Pilot died in Bourn airfield crash - investigation
PUBLISHED: 12:00 26 October 2017 | UPDATED: 12:13 26 October 2017
A pilot died in a crash at Bourn Airfield when he tried to take off with the aircraft’s flaps in the wrong position, an investigation has shown.
The passenger was also badly hurt when the Cessna 150 span into the ground at the end of the runway last October.
A report by the Air Accidents Investigation Branch said that an instructor in another aircraft on the airfield spotted the flaps were in the fully-lowered position and tried to radio a warning.
The instructor saw the Cessna flying at low level towards some trees, start to make a turn and then began to spin, crashing into the ground.
Rescuers were able to assist the passenger from the aircraft and the pilot was also pulled clear but attempts to revive him were unsuccessful.
The report said that the 58-year-old pilot, Thomas William Battersby, had been planning to take his father-in-law for a flight to Oxfordshire and back when the accident happened.
Investigators found that the flaps - which provide extra lift for take-off - had been unintentionally left in the fully-extended 40 degree position, rather than at the correct 10 degrees, creating drag which would have slowed the aircraft down, preventing it climbing properly.
The report said: “The aircraft took off but failed to climb sufficiently to clear a line of trees beyond the end of the runway.
“The takeoff was attempted with 40° flap, probably unintentionally, which led to an inability to climb because of the additional drag. This was exacerbated by the aircraft being above its maximum allowable weight.”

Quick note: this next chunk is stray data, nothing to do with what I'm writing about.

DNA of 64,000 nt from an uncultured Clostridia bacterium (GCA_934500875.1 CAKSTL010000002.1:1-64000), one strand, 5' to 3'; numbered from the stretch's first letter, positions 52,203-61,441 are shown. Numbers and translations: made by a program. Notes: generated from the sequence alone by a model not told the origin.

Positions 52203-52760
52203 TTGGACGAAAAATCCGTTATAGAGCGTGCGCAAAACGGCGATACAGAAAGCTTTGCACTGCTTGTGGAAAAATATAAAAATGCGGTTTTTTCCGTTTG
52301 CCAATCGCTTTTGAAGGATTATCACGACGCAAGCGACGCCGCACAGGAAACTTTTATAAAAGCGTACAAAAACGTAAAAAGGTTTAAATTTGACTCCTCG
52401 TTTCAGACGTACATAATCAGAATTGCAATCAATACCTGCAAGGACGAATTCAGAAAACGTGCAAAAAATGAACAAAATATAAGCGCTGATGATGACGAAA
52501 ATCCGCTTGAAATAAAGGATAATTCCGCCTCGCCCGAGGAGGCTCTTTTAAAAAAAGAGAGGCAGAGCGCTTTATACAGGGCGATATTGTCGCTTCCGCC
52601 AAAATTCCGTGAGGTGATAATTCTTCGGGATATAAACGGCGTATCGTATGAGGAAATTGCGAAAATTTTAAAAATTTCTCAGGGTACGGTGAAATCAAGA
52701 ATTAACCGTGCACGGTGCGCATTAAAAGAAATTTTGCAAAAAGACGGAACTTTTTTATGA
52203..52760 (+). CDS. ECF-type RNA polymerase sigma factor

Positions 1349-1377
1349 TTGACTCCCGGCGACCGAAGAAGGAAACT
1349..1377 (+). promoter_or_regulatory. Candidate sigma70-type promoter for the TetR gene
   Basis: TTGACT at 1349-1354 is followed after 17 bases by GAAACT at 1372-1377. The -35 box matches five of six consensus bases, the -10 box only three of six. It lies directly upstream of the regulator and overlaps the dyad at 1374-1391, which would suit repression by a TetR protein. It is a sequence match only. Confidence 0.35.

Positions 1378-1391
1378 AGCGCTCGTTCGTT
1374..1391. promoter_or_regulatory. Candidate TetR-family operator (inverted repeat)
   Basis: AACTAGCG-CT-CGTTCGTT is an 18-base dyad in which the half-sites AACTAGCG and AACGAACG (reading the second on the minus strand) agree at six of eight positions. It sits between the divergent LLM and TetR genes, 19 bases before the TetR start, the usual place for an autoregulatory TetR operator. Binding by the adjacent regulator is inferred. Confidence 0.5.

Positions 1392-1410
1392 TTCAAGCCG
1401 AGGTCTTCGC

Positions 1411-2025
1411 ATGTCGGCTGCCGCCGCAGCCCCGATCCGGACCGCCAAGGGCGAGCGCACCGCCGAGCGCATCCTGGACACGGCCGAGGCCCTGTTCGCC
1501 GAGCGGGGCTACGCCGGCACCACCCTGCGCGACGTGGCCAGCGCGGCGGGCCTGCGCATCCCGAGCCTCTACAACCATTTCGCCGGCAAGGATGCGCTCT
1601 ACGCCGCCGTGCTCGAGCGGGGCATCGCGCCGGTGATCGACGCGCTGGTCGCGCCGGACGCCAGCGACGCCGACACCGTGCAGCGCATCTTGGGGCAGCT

It added: “A gentle turn to the left towards open ground or an early decision to abort the take-off and land ahead could have prevented the accident.
It is likely that the pilot did not realise why the aircraft was not climbing.”
The report said that the pilot had 363 hours of flying time but had no experience with Cessna aircraft when he started flying at Bourn and had taken further instruction on the 150 and 152 models in use there. He had not flown the 150 without an instructor before the accident.
Another club member watched the pilot make pre-flight checks and noticed the flaps had been deployed, which the pilot may not have spotted as he prepared to take-off.
The investigation said there had been previous fatal accidents involving the flaps on the 150 and that there were significant differences between the ways the flap controls worked on the 150 and 152 models. It recommended specific training to highlight the differences.
A verdict of accidental death on Mr Battersby was recorded at an inquest in Huntingdon.